The "hidden camera" stunt to trick unsuspecting people into believing a phone-app could hack into street and traffic lights is being used to promote the new videogame WatchDogs. The trailer seems to come in various language versions.
There is also a"making of video| , explaining the lengths the makers went to make the situation real. The most difficult thing I have to believe is that wait for a customer to come in to the shop with an entire camera crew and cast, back room technicians etc.
It all reminds me of the Dutch Youtube video campaign from Max "the hack" who shows us how he can hack into of the famous Dutch drawbridges even when there are no boats around. Then he does a similar hack at Wageningen railway station, on the motorway and then with the window washing crane outside Microsoft NL headquarters in Schiphol Amsterdam (few times I have seen MacBooks in a Microsoft building when there are cameras around).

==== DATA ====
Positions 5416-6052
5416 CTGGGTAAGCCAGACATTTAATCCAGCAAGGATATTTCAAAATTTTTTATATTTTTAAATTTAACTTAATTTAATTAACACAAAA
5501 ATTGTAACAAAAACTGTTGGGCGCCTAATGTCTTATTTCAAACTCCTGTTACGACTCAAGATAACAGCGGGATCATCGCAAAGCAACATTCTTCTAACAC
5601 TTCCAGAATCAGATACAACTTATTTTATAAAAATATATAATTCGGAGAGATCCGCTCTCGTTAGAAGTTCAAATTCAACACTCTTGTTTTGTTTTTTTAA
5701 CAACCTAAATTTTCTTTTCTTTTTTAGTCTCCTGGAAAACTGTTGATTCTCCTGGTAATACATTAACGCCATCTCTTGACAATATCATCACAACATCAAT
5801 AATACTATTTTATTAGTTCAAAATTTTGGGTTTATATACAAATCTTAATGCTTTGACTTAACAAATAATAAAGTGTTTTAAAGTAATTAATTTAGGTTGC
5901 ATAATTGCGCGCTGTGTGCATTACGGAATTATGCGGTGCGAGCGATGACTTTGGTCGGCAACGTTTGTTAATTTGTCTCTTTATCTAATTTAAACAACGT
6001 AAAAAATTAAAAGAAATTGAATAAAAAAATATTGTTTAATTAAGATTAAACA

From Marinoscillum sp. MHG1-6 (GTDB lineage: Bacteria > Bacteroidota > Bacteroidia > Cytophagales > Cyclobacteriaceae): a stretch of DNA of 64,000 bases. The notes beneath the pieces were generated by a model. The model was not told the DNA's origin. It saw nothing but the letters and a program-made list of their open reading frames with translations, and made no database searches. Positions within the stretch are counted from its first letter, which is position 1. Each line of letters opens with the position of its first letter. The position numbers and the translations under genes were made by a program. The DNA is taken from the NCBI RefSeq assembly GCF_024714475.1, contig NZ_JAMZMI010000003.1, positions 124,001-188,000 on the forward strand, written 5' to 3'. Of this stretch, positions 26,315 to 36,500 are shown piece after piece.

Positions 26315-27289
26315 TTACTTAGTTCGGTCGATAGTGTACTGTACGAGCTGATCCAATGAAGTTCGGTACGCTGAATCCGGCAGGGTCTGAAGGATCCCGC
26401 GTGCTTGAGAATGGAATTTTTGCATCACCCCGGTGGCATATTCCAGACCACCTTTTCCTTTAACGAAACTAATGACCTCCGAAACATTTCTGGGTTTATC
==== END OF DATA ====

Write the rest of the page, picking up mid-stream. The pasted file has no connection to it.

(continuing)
The videos certainly went viral in 2008/2009. I think the goal was to get kids to think about IT as a cool career. But personally I don't think it worked as well as it could have done because anyone with the kind of knowledge they are looking for understands that those analogue railway station signs or the drawbridge have no connection with the cloud. So it is just a fake ad - and there is no real call to action. It could never really happen, no matter what you code. The final ad for the training school is also a bit strange.
Wonder why Philips doesn't sponsor Watchdogs because the Philips Hue system does allow you to play with the lights from your phone.
One more thing. Interesting that when I watch the old Max videos on YouTube, the pre-roll is the Watchdogs ad.